Wednesday, January 23, 2013

Art News, January 2013

By Charles Kessler

Screenshot from the iPad app, Paris 3-D Saga.
  • The New York Times reports on Paris 3-D Saga, an iPad app that's an interactive 3-D, virtual-reality illustration of two thousand years of Parisian development. (Warning: at 696 MB, it will take up a lot of room on your iPad.) Similar 3-D virtual tours in the form of websites already exist for Rome in 320 CE and the pyramids at Gaza
  • According to Laura Gilbert’s invaluable website, the Metropolitan Museum of Art is in the process of redesigning, re-hanging and expanding (by about 20%) their European painting galleries. You can view a couple of before and after photos on her site. 
  • Laura Gilbert also reported that Sotheby’s and the artist Cady Noland recently won an important court case. According to Gilbert, the New York State Supreme Court ruled that if a work is damaged, an artist can stop a sale. This is due to the Visual Artists Rights Act (VARA) which gives artists the “moral right” to prevent the alteration of their art by third parties. 
  • VARA is generally a pretty good law. On the other hand, The Art Newspaper reported independent curator Magdalena Dabrowski claimed “Richard Serra threatened to withdraw one of his works from the collection of Eli and Edythe Broad if he was not allowed to rework the drawing.” Serra refused to re-date the work and wouldn’t even include both dates, claiming VARA gave him that right. In an earlier post I referred to Serra as a pompous jerk. There is now additional evidence — as if any were needed.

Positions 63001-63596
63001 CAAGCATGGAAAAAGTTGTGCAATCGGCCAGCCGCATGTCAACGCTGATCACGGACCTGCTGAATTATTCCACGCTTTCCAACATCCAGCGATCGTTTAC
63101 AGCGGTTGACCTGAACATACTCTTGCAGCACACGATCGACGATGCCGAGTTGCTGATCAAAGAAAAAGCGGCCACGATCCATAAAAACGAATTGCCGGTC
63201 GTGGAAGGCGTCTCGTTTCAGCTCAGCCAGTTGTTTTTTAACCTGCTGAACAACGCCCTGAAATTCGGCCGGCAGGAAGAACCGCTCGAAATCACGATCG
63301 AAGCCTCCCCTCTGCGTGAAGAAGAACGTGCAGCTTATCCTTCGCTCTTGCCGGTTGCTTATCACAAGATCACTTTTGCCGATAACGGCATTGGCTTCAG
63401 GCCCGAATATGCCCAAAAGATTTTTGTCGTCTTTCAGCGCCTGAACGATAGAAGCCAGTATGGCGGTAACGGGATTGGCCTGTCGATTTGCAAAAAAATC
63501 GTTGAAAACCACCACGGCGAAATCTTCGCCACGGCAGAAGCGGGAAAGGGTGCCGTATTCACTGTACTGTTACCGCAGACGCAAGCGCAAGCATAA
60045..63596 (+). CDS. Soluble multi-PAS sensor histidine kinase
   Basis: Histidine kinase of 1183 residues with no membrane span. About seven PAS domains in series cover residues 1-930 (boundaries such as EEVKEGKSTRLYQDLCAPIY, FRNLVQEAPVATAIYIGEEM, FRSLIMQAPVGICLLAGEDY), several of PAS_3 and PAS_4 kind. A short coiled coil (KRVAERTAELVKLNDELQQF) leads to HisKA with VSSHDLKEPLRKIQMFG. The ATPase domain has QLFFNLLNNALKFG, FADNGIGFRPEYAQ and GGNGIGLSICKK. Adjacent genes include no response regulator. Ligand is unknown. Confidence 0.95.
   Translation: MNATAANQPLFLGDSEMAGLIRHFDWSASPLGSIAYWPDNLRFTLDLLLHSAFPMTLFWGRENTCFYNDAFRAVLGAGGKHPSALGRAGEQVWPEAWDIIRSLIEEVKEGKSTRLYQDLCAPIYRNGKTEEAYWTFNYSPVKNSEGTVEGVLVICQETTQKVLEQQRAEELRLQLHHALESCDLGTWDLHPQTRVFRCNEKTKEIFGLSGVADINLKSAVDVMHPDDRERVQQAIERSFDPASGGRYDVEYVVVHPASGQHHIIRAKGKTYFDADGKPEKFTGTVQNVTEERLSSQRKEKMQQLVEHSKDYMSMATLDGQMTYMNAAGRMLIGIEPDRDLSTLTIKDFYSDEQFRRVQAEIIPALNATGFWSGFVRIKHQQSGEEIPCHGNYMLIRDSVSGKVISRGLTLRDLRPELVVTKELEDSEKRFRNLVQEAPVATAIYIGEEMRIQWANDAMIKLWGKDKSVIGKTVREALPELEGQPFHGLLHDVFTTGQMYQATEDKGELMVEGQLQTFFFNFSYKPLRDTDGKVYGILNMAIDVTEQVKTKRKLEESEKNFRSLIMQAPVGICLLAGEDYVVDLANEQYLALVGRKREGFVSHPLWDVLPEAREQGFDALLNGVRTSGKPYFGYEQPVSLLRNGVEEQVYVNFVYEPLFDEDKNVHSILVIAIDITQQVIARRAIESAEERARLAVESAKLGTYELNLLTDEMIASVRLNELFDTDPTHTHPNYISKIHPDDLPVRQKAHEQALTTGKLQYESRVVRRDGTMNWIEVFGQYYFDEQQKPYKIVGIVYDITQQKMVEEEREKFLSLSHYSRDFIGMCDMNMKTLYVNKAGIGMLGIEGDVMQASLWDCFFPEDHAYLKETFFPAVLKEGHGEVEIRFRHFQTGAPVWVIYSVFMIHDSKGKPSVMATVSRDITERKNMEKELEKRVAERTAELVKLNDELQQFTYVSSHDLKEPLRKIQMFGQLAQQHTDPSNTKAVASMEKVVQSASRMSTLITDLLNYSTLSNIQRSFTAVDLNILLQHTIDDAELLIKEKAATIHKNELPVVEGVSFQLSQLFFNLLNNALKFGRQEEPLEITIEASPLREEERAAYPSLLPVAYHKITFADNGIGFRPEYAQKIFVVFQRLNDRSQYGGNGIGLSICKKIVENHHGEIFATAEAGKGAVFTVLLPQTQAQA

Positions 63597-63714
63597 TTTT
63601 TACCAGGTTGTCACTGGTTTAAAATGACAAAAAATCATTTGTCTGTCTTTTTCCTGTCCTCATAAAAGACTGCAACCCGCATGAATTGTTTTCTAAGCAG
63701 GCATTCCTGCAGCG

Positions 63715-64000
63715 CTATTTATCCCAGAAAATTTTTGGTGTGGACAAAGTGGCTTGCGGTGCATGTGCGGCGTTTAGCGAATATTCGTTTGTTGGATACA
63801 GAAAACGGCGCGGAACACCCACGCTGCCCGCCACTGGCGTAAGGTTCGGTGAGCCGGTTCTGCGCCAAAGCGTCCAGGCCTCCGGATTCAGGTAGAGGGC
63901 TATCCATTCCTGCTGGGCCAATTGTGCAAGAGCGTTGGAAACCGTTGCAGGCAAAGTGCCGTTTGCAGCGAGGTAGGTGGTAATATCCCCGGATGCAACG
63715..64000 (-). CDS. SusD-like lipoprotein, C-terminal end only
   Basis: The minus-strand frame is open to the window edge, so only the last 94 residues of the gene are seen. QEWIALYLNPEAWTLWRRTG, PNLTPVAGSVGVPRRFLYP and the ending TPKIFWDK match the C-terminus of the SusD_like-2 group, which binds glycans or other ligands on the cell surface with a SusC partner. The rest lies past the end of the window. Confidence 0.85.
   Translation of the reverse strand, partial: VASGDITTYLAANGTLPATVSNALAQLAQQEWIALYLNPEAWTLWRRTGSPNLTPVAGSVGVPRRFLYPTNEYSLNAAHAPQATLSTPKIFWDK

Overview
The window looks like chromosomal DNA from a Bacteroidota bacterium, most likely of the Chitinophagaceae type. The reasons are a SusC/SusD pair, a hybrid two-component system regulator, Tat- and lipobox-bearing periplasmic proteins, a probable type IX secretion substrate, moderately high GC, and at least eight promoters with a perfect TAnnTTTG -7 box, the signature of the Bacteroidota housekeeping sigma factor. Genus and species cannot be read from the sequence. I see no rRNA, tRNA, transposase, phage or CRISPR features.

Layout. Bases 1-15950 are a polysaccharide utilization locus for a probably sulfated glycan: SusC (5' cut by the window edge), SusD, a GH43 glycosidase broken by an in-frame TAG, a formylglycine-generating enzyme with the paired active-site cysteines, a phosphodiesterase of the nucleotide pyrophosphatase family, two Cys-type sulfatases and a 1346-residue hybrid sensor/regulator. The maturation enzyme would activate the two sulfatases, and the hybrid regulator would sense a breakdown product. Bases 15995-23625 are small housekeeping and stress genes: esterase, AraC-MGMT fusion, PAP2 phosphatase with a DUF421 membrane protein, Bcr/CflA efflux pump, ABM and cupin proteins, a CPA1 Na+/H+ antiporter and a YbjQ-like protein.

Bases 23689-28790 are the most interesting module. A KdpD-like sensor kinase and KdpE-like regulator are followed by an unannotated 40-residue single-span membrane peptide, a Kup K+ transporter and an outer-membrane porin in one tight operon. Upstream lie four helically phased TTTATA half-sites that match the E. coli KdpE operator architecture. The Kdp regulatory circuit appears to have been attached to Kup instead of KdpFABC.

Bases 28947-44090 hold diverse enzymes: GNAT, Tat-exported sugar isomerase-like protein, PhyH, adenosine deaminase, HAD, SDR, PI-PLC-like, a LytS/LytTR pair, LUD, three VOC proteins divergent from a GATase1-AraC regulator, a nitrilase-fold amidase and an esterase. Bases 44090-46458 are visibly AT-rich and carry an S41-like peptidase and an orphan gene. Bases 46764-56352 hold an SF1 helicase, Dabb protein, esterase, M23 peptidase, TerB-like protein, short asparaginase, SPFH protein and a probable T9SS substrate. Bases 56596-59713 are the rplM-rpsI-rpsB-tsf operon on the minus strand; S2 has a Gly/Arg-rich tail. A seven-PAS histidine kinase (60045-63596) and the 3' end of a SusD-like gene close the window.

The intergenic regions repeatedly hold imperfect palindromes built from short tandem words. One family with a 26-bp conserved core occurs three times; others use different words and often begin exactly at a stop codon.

• I wrote about the backs of sculptures here and here. Now The Sterling and Francine Clark Art Institute in Williamstown, MA, has organized an exhibition, Backstories (until April 21st), about the backs of 30 paintings from their collection. To quote from the exhibition website: “… the works of art tell their little-known 'backstories' and reveal the ways they were made, the way they have been cared for by collectors, and the many changes they have survived.” The back of this painting by Constable, for example, has layers of oil sketches. Constable ended up painting Willy Lott's House on the other side and in a horizontal format. 
John Constable, Willy Lott's House (recto), c. 1812–13; Landscape Sketches with Trees and Church Tower (verso), c. 1811–13, Oil on canvas, 13 3/4 x 17 1/8 inches (Sterling and Francine Clark Art Institute, Williamstown, Massachusetts. Gift of the Manton Art Foundation in memory of Sir Edwin and Lady Manton).
  • ArtInfo reports the Vatican has finally published its large database of the art and artifacts of Italian churches. The website contains an astounding 3.5 million objects from 63,773 churches, and it's still not complete — art and artifacts from churches in Florence and Naples have yet to be catalogued. The Vatican promised the database will be regularly updated.
Finally, in spite of the recession, there's a huge amount of development happening in Chelsea, and I believe this illustrates the economic impact of the arts. Some people attribute it to the High Line, but it's probably the other way around. If it weren’t for the arts making the area desirable, they probably would not have been able to raise the millions needed to develop the High Line. On the other hand, it also makes it more difficult for the smaller galleries to survive.
View from the High Line of some construction on 28th Street in Chelsea.
View from the High Line of new residential buildings in Chelsea.

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